Studies keep popping up to report new findings about how food, a specific nutrient or overall diet can improve health. But changing how you eat isn’t always easy.
Here’s a brief look at some of the key figures revealed in recent research on fiftysomethings. Maybe the numbers will motivate you to improve your diet — and quality of life — in the years to come.
- 1 point Men and women with severe vitamin B12 deficiency scored one point lower in mental sharpness in the Mini-Mental State Examination, part of a 2012 Tufts University Study, compared to people who had higher levels. The exam is the most commonly used instrument for screening cognitive function. The test, made up of questions and tasks, takes about 10 minutes to complete. Scores range from 1 to a perfect high of 30. The Tufts study, conducted over an eight-year period, raises the concern that some cognitive decline may be the result of an inadequate supply of vitamin B12 in older adults.
Suggested diet strategy: Eat B12-rich foods, like meats, poultry and eggs. Because many older adults have trouble absorbing the vitamin, consider adding a B12 supplement or eating B12-fortified foods. RDI is 2.4 mcg (micrograms) for anyone — male or female — over the age of 14. Don’t worry about taking too much. Excess B12 is usually removed in the urine.
- 1.6 percent The amount of belly-fat shrinkage among Penn State study participants who used canola oil (rich in monounsaturated fats) versus ones that used a vegetable oil blend (low in monounsaturated fats) over a four-week period. All participants were at risk for metabolic syndrome. The 2013 study was presented at the American Heart Association’s Scientific Sessions in New Orleans in March. Metabolic syndrome is a cluster of conditions — increased blood pressure, a high blood-sugar level, excess body fat around the waist and abnormal cholesterol levels — that occur simultaneously, increasing the risk of heart disease, stroke and diabetes.
Suggested diet strategy: Cook with vegetable oils rich in monunsaturated fatty acids, like canola and olive oil, instead of corn or safflower or vegetable oil blends. Other good sources of monos: nuts, seeds and avocados.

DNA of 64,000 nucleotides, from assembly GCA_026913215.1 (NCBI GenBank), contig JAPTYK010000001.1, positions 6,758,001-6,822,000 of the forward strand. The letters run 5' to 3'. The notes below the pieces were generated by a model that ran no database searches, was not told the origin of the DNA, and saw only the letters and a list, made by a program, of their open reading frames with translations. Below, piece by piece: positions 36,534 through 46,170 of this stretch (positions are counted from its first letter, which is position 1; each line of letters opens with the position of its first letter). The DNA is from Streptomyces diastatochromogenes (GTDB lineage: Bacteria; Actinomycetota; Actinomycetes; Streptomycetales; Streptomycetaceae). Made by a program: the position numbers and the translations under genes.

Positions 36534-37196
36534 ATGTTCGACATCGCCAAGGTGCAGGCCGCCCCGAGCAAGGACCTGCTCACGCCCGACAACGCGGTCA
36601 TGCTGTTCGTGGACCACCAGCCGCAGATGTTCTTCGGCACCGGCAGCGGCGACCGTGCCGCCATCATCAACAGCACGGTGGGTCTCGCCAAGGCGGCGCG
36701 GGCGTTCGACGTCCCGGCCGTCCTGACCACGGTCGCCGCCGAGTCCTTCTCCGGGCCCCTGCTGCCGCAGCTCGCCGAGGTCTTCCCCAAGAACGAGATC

- Two-Fold The risk of developing type 2 diabetes doubles if you eat fast as opposed to slowly savoring a meal, according to a 2013 study in the journal Clinical Nutrition. Researchers followed 234 participants newly diagnosed with type 2 diabetes and compared them with 468 non-diabetics to track their self-reported speed of eating. Check out Science Daily’s report on the study for more details.
Suggested diet strategy: To paraphrase an old song, “Slow down, you eat too fast. You’ve got to make the mealtime last.”
- 9 pounds Women who scan food labels weigh, on average, about nine pounds less than women who don’t read labels, according to the latest National Health Interview Survey of more than 25,000 Americans.
Suggested diet strategy: Compare the nutrition information of packaged foods and opt for products that are lower in calories and sugar and higher in fiber. For example, if one cereal has 3 grams of sugar per serving and a second option has 11 grams, opt for the first choice.
- 12 percent The total cancer risk declined 12 percent among 15,000 men over the age of 50 who took multivitamin supplements in a 2012 Boston study. One notable exception: Taking multivitamins had no impact on the risk of developing prostate cancer.
Suggested diet strategy: Pop a quality multivitamin every day; Consumer Labs offers a free review of available products. And stay tuned for more reports, including studies focused on women, to confirm that this simple strategy is as beneficial as early research indicates.
- 17 percent The odds of a stroke dropped 17 percent among 37,000 Swedish men aged 49-75 when they ate about 2 ounces of milk chocolate (1/3 cup chocolate chips) per week over the course of 10 years, according to a 2012 study in Neurology. Researchers suspect antioxidants called flavonols are the likely reason. But a smaller, unrelated 2013 study suggests another potential mechanism, one that allows chocolate — both dark and light varieties — to have a positive impact on cerebral blood flow.
Suggested diet strategy: Break up a small 2-ounce chocolate bar (dark or milk) and eat it throughout the week.
- 76 percent The risk of dying from cardiovascular disease plummets by more than three-quarters if you pair healthy eating habits with at least five of six strategies recommended by the American Heart Association. They are: don’t smoke, stay physically fit, maintain a healthy weight, keep blood pressure at 120/80 or lower, be sure total cholesterol is less than 200 and make sure your fasting blood sugar level remains below 100.
Suggested diet strategy: Fill half your plate with vegetables and fruits and divide the remaining half evenly with whole grains and lean proteins, as depicted by Harvard’s Healthy Eating Plate.
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